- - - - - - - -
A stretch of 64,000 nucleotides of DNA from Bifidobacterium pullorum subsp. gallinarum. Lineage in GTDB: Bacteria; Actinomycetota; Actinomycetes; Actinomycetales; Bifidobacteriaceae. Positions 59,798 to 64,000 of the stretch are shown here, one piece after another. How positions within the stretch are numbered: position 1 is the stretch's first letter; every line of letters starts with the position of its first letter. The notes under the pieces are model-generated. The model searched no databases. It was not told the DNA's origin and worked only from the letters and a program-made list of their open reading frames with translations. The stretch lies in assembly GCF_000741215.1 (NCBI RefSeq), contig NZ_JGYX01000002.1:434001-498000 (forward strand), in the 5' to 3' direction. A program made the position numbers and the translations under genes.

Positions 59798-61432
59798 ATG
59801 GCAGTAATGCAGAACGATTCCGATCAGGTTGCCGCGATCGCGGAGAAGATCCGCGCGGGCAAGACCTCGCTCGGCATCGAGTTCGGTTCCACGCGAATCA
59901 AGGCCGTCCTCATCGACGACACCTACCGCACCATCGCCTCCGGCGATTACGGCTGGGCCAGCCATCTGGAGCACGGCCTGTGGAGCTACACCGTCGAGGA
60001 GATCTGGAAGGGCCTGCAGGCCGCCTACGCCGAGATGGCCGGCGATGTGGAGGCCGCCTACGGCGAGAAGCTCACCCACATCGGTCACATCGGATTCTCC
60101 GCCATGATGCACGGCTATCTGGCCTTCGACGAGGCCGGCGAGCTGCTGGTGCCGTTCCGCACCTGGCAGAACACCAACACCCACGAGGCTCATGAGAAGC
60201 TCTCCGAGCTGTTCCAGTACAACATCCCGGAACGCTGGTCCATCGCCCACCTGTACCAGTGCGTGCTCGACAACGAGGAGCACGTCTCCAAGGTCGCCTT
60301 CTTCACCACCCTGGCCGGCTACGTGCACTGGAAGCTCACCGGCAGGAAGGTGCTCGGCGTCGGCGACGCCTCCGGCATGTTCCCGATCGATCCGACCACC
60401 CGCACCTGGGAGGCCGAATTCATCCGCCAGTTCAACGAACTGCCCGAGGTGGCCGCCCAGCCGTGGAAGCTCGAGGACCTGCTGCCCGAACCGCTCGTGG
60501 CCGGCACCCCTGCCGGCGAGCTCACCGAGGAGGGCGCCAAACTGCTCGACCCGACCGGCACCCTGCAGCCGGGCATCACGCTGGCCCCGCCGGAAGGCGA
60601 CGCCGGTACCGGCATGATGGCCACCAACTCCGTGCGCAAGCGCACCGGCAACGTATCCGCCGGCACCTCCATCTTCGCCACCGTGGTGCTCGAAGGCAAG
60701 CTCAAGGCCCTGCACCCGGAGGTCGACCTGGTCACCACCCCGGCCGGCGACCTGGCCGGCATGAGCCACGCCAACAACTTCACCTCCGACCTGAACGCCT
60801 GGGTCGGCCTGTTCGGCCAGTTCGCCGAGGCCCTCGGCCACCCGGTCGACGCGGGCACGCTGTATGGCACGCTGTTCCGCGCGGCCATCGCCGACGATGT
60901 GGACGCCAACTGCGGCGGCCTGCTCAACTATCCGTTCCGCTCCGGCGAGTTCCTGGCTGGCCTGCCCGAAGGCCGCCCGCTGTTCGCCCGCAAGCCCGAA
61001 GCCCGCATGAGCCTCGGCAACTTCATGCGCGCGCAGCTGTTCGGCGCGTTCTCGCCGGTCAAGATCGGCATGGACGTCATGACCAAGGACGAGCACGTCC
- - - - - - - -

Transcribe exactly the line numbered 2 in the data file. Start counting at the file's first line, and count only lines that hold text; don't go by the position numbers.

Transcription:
Positions 59798-61432